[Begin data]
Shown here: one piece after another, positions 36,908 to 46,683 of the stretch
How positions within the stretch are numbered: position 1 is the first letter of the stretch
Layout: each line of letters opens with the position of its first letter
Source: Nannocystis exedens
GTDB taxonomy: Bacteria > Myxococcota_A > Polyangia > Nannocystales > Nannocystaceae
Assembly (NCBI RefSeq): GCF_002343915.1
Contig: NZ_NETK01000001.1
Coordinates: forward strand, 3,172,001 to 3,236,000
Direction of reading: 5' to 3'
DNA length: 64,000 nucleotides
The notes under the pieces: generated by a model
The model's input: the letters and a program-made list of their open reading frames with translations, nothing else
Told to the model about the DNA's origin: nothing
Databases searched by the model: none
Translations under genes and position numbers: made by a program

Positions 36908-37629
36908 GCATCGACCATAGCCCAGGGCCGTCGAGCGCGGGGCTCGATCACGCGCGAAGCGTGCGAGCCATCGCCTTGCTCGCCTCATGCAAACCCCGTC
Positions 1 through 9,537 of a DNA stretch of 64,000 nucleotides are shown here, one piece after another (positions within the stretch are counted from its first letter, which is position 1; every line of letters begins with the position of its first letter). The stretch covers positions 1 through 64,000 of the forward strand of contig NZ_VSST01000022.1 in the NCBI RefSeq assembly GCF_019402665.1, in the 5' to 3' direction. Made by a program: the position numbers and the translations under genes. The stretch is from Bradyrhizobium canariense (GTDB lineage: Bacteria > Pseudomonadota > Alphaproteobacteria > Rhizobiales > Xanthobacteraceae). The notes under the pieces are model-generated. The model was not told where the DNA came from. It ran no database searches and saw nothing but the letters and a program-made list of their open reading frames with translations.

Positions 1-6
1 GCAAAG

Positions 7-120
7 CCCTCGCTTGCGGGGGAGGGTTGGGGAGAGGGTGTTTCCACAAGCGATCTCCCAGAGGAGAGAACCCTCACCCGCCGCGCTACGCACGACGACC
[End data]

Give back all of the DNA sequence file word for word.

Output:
Shown here: one piece after another, positions 36,908 to 46,683 of the stretch
How positions within the stretch are numbered: position 1 is the first letter of the stretch
Layout: each line of letters opens with the position of its first letter
Source: Nannocystis exedens
GTDB taxonomy: Bacteria > Myxococcota_A > Polyangia > Nannocystales > Nannocystaceae
Assembly (NCBI RefSeq): GCF_002343915.1
Contig: NZ_NETK01000001.1
Coordinates: forward strand, 3,172,001 to 3,236,000
Direction of reading: 5' to 3'
DNA length: 64,000 nucleotides
The notes under the pieces: generated by a model
The model's input: the letters and a program-made list of their open reading frames with translations, nothing else
Told to the model about the DNA's origin: nothing
Databases searched by the model: none
Translations under genes and position numbers: made by a program

Positions 36908-37629
36908 GCATCGACCATAGCCCAGGGCCGTCGAGCGCGGGGCTCGATCACGCGCGAAGCGTGCGAGCCATCGCCTTGCTCGCCTCATGCAAACCCCGTC
Positions 1 through 9,537 of a DNA stretch of 64,000 nucleotides are shown here, one piece after another (positions within the stretch are counted from its first letter, which is position 1; every line of letters begins with the position of its first letter). The stretch covers positions 1 through 64,000 of the forward strand of contig NZ_VSST01000022.1 in the NCBI RefSeq assembly GCF_019402665.1, in the 5' to 3' direction. Made by a program: the position numbers and the translations under genes. The stretch is from Bradyrhizobium canariense (GTDB lineage: Bacteria > Pseudomonadota > Alphaproteobacteria > Rhizobiales > Xanthobacteraceae). The notes under the pieces are model-generated. The model was not told where the DNA came from. It ran no database searches and saw nothing but the letters and a program-made list of their open reading frames with translations.

Positions 1-6
1 GCAAAG

Positions 7-120
7 CCCTCGCTTGCGGGGGAGGGTTGGGGAGAGGGTGTTTCCACAAGCGATCTCCCAGAGGAGAGAACCCTCACCCGCCGCGCTACGCACGACGACC